This article is part of the Nursing Research Challenge. Thanks to a colleague championing health literacy in my workplace for sharing this article with me!
The Article: Koh, H. K., Brach, C., Harris, L.M., & Parchman, M.L. (2013). A proposed ‘Health Literate Care Model’ would constitute a systems approach to improving patients’ engagement in care. Health Affairs, 32(2): 357-367.
Big Idea: Health literacy is people’s’ ability to obtain and understand basic health information. Numerous studies indicate a large portion of Americans have low health literacy skills, which is not linked with formal education status or other socioeconomic variables; yet, health literacy remains one of the key drivers for positive patient outcomes, and it is seldom addressed via a systems perspective. This article discusses the authors’ Health Literate Care Model and how it should be and could be infused into healthcare organizations’ values and processes via “health literacy universal precautions” to improve patient empowerment, care, and health outcomes.
Survey Says!: This article is not research. It is, however, a valuable part of the levels of evidence as it is expert opinion based on other levels of health literacy evidence.
Quotable: “Patient engagement in health care has been termed the “blockbuster drug of the century,” with the potential to transform the practice of medicine. As noted in the Affordable Care Act, however, engaging patients in their own health care fundamentally relies on health literacy—that is, their ability to obtain, process, communicate, and understand basic health information and services. Unfortunately, relatively few people are proficient in understanding and acting on available health information to fully engage in their own care [references]” (p. 357).
“In too many clinical encounters, patients fundamentally do not understand the medical information presented to them [reference] and therefore cannot act in an informed fashion. In fact, the only national health literacy survey conducted to date shows that just 12 percent of Americans are proficient in completing tasks considered essential to successfully navigating the health system and acting on health information [reference]” (p. 358).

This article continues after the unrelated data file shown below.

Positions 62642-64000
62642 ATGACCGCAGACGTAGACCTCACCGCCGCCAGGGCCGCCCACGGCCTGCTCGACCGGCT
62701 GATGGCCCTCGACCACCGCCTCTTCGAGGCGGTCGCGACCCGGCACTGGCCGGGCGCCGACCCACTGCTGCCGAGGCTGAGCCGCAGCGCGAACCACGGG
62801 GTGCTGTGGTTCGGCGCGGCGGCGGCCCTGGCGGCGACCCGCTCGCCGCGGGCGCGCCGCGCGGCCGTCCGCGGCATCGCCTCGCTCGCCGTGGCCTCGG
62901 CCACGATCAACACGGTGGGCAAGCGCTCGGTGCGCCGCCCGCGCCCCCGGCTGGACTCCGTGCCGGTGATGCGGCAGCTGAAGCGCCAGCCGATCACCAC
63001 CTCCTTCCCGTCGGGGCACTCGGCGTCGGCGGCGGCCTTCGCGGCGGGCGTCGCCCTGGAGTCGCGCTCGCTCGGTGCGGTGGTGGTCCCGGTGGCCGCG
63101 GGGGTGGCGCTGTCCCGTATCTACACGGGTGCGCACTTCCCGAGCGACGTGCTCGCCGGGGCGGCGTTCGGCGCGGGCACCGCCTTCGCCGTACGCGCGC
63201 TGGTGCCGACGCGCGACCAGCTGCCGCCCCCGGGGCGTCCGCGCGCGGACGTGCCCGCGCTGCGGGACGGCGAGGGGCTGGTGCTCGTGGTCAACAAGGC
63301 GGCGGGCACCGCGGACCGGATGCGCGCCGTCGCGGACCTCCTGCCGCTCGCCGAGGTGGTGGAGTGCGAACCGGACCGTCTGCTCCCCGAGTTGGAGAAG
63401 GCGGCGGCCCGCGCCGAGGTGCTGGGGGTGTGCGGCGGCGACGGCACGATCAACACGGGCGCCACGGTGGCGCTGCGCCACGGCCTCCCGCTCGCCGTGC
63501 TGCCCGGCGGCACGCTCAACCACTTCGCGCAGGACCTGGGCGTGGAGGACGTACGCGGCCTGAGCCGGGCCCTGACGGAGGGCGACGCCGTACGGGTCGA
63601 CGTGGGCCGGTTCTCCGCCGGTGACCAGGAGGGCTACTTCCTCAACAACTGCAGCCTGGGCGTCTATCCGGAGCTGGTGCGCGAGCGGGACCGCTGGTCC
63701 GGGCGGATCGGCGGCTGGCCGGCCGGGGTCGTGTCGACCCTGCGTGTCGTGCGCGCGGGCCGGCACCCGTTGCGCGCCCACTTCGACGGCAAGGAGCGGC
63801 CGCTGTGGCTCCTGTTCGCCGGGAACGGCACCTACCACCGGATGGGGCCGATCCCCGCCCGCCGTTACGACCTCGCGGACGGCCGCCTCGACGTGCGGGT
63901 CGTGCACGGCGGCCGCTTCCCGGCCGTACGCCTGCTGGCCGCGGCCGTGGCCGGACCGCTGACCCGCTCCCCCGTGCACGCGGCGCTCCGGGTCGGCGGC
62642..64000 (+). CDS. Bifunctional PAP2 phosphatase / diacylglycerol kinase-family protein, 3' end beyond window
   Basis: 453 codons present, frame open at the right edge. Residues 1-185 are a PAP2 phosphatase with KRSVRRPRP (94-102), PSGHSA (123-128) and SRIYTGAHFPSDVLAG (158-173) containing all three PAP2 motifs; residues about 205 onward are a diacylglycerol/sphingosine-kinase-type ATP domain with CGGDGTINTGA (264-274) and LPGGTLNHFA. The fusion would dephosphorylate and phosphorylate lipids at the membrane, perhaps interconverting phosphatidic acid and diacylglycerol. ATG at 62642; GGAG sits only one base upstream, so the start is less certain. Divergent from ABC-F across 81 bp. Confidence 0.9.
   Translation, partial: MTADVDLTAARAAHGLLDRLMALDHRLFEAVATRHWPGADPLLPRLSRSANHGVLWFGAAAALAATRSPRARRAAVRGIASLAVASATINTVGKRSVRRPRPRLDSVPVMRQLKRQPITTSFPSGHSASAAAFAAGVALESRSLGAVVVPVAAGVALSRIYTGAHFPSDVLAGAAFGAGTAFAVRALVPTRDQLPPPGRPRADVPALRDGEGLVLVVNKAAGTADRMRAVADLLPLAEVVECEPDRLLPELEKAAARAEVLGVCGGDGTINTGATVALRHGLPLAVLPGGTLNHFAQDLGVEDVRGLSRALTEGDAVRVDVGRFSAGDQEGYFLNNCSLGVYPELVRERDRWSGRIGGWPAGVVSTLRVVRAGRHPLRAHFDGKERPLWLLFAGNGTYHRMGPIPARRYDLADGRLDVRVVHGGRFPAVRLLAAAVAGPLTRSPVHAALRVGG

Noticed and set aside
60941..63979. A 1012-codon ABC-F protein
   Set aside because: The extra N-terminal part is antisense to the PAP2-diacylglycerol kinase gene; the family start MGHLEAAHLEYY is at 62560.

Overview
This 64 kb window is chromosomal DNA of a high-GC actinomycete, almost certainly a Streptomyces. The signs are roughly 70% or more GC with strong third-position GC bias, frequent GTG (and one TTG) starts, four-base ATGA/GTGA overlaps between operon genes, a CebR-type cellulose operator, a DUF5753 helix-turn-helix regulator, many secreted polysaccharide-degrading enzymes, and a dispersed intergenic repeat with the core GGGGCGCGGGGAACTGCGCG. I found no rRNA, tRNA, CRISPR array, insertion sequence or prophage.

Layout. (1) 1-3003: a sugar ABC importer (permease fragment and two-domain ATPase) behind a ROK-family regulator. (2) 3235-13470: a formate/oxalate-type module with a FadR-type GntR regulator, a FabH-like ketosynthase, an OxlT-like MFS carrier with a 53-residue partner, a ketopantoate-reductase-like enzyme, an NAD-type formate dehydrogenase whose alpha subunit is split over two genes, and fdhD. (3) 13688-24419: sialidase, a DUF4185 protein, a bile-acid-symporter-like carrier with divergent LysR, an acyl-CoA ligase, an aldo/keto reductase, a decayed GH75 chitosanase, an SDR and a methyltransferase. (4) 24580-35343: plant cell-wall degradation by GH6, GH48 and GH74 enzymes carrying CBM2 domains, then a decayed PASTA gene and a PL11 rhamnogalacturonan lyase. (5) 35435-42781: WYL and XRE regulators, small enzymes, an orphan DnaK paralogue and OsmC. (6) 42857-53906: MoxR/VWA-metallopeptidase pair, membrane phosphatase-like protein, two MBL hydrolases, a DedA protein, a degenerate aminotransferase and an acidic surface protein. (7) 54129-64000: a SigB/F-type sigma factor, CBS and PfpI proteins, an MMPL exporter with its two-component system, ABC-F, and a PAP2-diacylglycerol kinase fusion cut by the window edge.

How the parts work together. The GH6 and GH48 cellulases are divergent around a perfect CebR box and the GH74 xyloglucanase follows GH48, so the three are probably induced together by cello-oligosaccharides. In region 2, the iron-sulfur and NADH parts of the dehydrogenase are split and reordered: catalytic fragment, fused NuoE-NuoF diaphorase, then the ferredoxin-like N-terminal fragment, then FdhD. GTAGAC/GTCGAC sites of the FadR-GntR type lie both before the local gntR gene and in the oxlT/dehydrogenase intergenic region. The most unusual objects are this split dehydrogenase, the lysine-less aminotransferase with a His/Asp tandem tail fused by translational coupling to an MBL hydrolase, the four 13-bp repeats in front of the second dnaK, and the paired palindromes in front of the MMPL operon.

“Health literacy experts have begun to advocate health literacy universal precautions [reference]. Initially, the concept of universal precautions applied to across-the-board preparations instituted by health care organizations to prevent the transmission of blood-borne diseases among patients…Adopting health literacy universal precautions acknowledges that the complexity of the health care system challenges virtually everyone” (p. 358).
So What?: The authors discuss several innovative strategies for organizations to become “health-literate organizations,” incorporating a systems approach to health literacy. The concept of health literacy universal precautions is a novel but “simple” one that many organizations or even individual teams or units could implement. In addition, the authors also give several health literacy resources, such as the Health Literacy Universal Precautions Toolkit, to help organizations in this effort. You should definitely read this article, and if you’re a patient, you should absolutely pass it forward to your providers for them to share with their senior leaders.